“During times I’ve felt like throwing in the towel, I keep going when I realize that means one more piece of laundry to deal with.” —Frankie Glover, Mount Pleasant, Texas. I know it’s true, he put it on Facebook.
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Laundry. Who really enjoys the sorting, washing, drying, folding, and hanging up? Makes me tired just thinking about it.
Reminiscing the history of wash day blues crossed my mind last week while helping a friend shop for a new washing machine. And wow, was it an eye-opener.
As my friend, Oscar used to say referring to anyone who appeared to be confused, “He doesn’t know if he’s washing or hanging out.” That’s the way I felt seeing how washing machines have changed since I bought my last one.
Washing and hanging out chores for my grandmother were rooted in methods of more than a century ago. She was born in 1905 and died in 1993, never having owned a washing machine of any kind. I can only imagine what she would think.
As per the custom in her day, wash day was Monday. Unless it rained. Then it was moved to the next sunny day unless that fell on that one day washing was taboo. I don’t remember what day that was, but my “faithful member of the Pittsburg First Methodist Church until her death” grandmother was superstitious. So, according to her, it was bad luck to wash on that day of the week.
I’m not superstitious, but I do have one day that I consider lousy luck for laundry. That’s any day I have to do it.
My grandparents lived just three blocks from downtown. Yet their backyard would have been common sight half a day’s drive down a dirt road. My grandfather’s large hen house hinted of the half dozen chickens roaming the yard at any time. Between that hen house and the tool shed was a grape arbor that produced the best tasting green grapes ever to grace a kid’s summertime palate.
The arbor shaded a long homemade wooden bench serviced by a single water faucet rising straight out of the ground about mid-way. And hanging on the side of a tool shed just steps away under a massive pecan tree were two number-2 galvanized washtubs. Completing the picture was a half-a-block long clothesline and an iron pot to heat wash day water.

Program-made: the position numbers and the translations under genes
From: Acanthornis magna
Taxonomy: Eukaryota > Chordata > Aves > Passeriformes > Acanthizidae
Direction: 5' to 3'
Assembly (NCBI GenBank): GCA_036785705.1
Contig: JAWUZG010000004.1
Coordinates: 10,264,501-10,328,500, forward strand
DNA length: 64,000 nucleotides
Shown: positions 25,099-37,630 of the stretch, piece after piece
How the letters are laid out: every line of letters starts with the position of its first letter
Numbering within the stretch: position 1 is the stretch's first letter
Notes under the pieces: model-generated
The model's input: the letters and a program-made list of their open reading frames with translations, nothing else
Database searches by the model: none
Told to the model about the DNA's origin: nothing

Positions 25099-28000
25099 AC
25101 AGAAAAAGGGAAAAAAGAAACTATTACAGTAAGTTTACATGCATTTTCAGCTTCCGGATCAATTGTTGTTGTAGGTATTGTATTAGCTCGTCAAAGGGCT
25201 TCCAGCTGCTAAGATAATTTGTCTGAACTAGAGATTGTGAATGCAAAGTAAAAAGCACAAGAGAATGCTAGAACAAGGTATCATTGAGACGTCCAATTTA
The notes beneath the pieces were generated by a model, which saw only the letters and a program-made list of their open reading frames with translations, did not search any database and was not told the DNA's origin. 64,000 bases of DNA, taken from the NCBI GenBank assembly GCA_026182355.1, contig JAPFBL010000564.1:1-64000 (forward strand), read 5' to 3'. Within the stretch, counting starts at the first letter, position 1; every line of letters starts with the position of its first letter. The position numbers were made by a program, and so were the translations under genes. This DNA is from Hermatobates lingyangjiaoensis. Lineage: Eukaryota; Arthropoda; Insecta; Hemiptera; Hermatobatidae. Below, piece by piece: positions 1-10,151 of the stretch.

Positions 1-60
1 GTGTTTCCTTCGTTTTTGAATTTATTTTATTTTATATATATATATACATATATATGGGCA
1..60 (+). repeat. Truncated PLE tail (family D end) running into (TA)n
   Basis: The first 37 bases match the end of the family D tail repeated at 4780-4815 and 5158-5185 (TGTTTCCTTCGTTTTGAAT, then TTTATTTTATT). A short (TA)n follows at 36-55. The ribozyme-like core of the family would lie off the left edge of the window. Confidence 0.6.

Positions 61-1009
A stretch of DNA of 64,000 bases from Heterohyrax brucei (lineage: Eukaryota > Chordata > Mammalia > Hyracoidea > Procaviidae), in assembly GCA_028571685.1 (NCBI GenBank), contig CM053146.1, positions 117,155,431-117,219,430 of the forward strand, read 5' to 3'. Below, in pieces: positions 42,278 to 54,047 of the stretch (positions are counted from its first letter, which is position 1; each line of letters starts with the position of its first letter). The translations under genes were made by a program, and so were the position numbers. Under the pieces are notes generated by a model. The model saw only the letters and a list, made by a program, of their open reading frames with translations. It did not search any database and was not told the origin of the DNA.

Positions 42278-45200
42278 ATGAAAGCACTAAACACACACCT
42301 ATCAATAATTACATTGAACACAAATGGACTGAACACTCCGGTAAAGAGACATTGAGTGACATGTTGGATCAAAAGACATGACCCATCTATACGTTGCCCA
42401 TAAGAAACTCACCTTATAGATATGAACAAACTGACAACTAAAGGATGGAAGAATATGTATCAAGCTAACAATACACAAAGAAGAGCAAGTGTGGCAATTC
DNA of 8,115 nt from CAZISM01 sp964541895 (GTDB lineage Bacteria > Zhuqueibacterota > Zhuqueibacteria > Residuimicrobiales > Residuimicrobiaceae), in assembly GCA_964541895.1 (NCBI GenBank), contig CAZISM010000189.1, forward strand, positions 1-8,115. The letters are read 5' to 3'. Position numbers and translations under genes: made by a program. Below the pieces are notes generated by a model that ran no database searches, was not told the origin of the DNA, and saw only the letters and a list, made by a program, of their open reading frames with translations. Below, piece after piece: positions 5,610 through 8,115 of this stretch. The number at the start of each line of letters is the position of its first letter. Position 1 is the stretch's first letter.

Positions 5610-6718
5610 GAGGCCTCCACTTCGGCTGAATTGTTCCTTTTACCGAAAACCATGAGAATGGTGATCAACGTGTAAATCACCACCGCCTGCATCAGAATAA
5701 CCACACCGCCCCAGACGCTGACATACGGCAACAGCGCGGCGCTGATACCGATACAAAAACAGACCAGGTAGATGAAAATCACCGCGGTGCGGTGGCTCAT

A fire under that washpot by the time breakfast was over at 7 a.m. every Monday and Granny headed out the kitchen door with her scrub board and soap bar signaled, “laundry day was a go.”
Her diligent routine took all morning. Hauling hot water from the iron pot, manually rubbing each piece on the scrub board in one tub and rinsing in the other before hand wringing and hanging. It never varied. Finally, with laundry on the line and washtubs on the tool shed wall, it was time to cook lunch.
My mother, who once said doing the laundry made her feel like people were living in her house she had not met, had one of the tubs on wheels when I was a kid. The kind with a wringer attached. A clothesline did the drying, and the machine sat in the kitchen corner when not in use.
Memory doesn’t serve me well for her first “automatic” washer, but Mom also had dedicated days for laundry. Hers had nothing to do with superstition. It did dictate my after school schedule, however. In grade school, ironing was one of my household chores if I expected to collect a 25¢ allowance on Saturday.
Mom’s first “laundry room” was after moving to Mount Pleasant in 1959. But it wasn’t in the house. It was in a closet out in the garage. After the move to Delafield Street, the laundry room was in the kitchen. Or should I say the kitchen was the laundry room? At least she didn’t have to wait until after breakfast to do laundry. She could multitask and do both at the same time.
But what if my parents or grandparents had access to today’s devices? The selection of “mechanized wash tubs” sends my mind into spin cycle.
Up to 12 cycles. Mine has three: white, color, and permanent press. So, what other kinds of clothes do they make that I don’t know about? And programmable actions with WIFI connectivity? I am already connected to the point that when Center’s “less-than -reliable” internet goes down, I’m out of not only computer service but also useless is my television, telephones, music, climate control system, and home security. And now I’m supposed to risk losing control of laundry, as well? What will it be next?
So here I am, way ahead of Granny’s scrub board and somewhere between mom’s wringer washing machine and wireless laundry devices. However, I’ve decided that it would not matter in which generation’s devices I chose to do laundry. My system would be the same as it has always been.
Thirty minutes to wash, an hour to dry, and seven to ten business days to fold and put away.
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